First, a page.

A Low-Energy Electron Beam Does Not Damage Single-Walled Carbon Nanotubes and Graphene

Citation data:

The Journal of Physical Chemistry Letters, ISSN: 1948-7185, Vol: 7, Issue: 22, Page: 4739-4743

Publication Year:
2016
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Repository URL:
http://scholarworks.unist.ac.kr/handle/201301/21028
DOI:
10.1021/acs.jpclett.6b02185
Author(s):
Choi, Jae Hong, Lee, Junghyun, Moon, Seung Min, Kim, Yun-Tae, Park, Hyesung, Lee, Chang Young
Publisher(s):
American Chemical Society (ACS), AMER CHEMICAL SOC
Tags:
Materials Science
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article description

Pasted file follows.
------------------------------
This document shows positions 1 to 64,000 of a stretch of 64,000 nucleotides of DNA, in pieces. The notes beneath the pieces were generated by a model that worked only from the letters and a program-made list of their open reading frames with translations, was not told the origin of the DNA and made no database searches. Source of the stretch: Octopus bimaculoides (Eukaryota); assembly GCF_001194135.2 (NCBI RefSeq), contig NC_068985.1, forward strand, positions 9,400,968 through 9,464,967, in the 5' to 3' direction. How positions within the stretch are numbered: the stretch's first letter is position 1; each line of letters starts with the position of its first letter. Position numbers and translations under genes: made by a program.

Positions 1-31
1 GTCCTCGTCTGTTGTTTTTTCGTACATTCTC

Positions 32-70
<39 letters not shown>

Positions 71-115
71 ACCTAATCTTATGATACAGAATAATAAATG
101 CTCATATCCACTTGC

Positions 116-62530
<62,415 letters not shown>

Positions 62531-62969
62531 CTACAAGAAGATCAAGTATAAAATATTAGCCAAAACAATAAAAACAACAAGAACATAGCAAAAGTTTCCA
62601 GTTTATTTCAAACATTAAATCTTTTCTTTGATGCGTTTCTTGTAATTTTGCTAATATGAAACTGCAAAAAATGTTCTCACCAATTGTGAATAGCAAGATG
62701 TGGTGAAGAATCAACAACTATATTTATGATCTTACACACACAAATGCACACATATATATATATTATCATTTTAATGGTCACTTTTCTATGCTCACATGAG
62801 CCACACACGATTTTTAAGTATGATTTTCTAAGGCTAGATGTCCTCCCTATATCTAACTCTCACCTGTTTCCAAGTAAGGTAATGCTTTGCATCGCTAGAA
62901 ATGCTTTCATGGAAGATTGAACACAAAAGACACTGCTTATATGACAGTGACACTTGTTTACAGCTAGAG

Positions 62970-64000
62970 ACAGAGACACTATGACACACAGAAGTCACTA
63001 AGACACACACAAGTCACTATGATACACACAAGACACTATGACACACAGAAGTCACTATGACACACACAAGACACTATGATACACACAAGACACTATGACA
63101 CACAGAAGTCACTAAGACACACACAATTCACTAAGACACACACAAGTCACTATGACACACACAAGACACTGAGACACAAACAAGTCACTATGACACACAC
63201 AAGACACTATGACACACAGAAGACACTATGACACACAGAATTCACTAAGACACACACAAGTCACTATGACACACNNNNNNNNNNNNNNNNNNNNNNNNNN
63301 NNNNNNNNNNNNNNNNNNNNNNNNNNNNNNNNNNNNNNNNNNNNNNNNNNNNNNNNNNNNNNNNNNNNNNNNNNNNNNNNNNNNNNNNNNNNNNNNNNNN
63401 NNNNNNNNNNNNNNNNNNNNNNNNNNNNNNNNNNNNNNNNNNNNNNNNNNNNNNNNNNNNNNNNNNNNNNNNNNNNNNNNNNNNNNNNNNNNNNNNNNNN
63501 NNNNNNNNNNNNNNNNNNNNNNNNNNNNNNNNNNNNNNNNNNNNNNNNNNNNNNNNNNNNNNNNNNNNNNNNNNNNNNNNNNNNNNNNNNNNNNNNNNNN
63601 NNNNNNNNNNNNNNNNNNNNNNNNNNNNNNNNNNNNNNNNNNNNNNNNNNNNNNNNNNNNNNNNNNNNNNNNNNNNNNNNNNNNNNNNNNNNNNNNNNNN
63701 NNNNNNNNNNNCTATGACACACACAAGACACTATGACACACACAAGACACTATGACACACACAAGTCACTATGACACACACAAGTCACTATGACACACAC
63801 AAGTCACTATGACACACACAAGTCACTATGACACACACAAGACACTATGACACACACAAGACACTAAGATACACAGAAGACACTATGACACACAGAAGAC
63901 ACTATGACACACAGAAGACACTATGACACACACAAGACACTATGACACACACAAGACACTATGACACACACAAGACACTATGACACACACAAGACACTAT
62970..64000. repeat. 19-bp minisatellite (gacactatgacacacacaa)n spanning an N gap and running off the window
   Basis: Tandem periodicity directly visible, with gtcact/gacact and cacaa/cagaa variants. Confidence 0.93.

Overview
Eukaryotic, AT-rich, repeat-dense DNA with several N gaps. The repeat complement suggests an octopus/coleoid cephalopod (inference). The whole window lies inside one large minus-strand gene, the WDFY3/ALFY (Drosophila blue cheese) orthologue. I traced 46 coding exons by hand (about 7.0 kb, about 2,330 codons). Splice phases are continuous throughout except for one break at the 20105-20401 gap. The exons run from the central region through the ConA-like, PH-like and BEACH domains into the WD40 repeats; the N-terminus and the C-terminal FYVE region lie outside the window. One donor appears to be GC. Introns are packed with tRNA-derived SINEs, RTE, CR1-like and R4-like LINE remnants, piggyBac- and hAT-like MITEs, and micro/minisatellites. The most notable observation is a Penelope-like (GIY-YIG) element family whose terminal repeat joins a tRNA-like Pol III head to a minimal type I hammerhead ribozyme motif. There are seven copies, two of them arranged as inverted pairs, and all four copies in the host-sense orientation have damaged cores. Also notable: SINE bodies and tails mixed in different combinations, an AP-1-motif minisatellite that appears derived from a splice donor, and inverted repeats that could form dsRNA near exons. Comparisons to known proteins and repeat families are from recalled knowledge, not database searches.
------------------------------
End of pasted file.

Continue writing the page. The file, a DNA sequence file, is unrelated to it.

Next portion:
Scanning electron microscopy (SEM) is a principal tool for studying nanomaterials, including carbon nanotubes and graphene. Imaging carbon nanomaterials by SEM, however, increases the disorder mode (D-mode) in their Raman spectra. Early studies, which relied on ambiguous ensemble measurements, claimed that the D-mode indicates damage to the specimens by a low-energy electron beam (e-beam). This claim has been accepted by the nanomaterials community for more than a decade without thorough examination. Here we demonstrate that a low-energy e-beam does not damage carbon nanomaterials. By performing measurements on single nanotubes, we independently examined the following factors: (1) the e-beam irradiation itself, (2) the e-beam-deposited hydrocarbon, and (3) the amorphous carbon deposited during synthesis of the material. We concluded that the e-beam-induced D-mode of both carbon nanotubes and graphene originates solely from the irradiated amorphous carbon and not from the e-beam itself or the hydrocarbon. The results of this study should help minimize potential ambiguities for researchers imaging a broad range of nanomaterials by electron microscopy.